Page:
In an era of increasing reliance on railroads to transport the nation's oil supplies, it is important that Rochester leaders take into account the Mayo Clinic's proximity to rail lines and the city's role as an emergency response center, a top federal safety official said Thursday.
Rail accidents are unlikely, but very dangerous when they occur, Cynthia Quarterman, administrator of the federal Pipeline and Hazardous Material Safety Administration, told first responders, state and local leaders at a meeting Thursday.
"There needs to be some thought put into, given what is going on the rails now," Quarterman said. "What would you do, I mean really, what would you do, if that incident were to happen here?"
No oil freight traffic goes through Rochester, but the city is central source for haz-mat response in southeastern Minnesota and Mayo Clinic has a vulnerable population of patients, said U.S. Rep. Tim Walz, who hosted the meeting.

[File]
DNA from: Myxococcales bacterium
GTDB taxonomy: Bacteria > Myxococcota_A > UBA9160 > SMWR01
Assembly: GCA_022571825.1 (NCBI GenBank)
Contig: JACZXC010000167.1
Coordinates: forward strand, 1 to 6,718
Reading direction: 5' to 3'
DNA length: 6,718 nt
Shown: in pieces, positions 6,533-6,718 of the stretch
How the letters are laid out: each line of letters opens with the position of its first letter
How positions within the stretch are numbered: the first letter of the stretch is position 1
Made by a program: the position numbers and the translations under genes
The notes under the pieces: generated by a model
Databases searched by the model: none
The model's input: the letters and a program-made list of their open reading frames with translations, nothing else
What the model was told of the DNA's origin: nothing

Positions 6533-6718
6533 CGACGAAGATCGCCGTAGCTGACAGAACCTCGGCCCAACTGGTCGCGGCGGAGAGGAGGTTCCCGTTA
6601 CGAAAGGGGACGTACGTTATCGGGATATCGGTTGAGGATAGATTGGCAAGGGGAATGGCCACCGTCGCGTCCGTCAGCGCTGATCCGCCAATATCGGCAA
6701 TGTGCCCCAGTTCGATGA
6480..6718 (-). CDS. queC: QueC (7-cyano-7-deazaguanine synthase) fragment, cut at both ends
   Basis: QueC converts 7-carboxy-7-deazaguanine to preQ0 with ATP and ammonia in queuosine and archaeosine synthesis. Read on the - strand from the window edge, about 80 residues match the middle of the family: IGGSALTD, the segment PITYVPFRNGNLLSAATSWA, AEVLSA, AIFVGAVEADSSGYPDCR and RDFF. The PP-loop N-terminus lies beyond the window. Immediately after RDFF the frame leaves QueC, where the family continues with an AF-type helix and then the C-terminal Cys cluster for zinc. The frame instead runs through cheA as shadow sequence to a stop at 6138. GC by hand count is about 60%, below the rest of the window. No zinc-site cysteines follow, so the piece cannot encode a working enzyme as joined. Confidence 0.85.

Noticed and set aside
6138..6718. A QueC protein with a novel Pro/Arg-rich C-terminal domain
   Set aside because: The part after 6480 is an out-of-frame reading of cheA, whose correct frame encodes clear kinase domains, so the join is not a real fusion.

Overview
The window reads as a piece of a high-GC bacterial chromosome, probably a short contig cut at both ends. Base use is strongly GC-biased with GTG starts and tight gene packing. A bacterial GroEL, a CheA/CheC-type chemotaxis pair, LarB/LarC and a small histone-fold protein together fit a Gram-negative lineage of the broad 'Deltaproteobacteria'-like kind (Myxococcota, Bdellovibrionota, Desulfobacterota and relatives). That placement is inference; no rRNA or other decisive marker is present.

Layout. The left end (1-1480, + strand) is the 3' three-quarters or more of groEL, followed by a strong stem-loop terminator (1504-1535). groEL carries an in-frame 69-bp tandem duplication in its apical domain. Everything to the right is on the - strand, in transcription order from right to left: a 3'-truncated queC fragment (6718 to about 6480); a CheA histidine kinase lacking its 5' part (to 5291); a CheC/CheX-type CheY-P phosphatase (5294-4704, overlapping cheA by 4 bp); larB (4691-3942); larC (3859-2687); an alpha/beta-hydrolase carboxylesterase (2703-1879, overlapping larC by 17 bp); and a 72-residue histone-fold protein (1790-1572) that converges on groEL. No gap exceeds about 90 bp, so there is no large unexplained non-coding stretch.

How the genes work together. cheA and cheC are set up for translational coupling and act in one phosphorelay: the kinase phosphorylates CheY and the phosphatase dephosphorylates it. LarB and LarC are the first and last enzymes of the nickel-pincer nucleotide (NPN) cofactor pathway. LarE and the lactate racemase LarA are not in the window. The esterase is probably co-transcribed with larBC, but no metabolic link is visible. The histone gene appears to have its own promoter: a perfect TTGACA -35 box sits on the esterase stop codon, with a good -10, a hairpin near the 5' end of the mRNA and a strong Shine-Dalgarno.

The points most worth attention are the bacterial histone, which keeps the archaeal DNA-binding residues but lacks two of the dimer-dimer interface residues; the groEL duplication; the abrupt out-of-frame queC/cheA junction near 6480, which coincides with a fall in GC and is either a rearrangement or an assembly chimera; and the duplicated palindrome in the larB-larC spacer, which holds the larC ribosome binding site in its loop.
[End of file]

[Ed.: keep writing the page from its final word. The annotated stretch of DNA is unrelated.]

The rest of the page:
"The challenges in Rochester are an immobile population at the Mayo Clinic that could not be moved," Walz said. "So if you had an incident, it would look unlike almost any place else in the country, in terms of how do you move thousands of hospital patients where the nearest level one trauma center is 80 miles away?"
Walz said federal regulators should consider the unique needs of communities as they develop new safety standards for moving oil on railroad tracks.
Last year, U.S. railroads hauled about 415,000 carloads of crude oil, compared to fewer than 10,000 cars in 2008.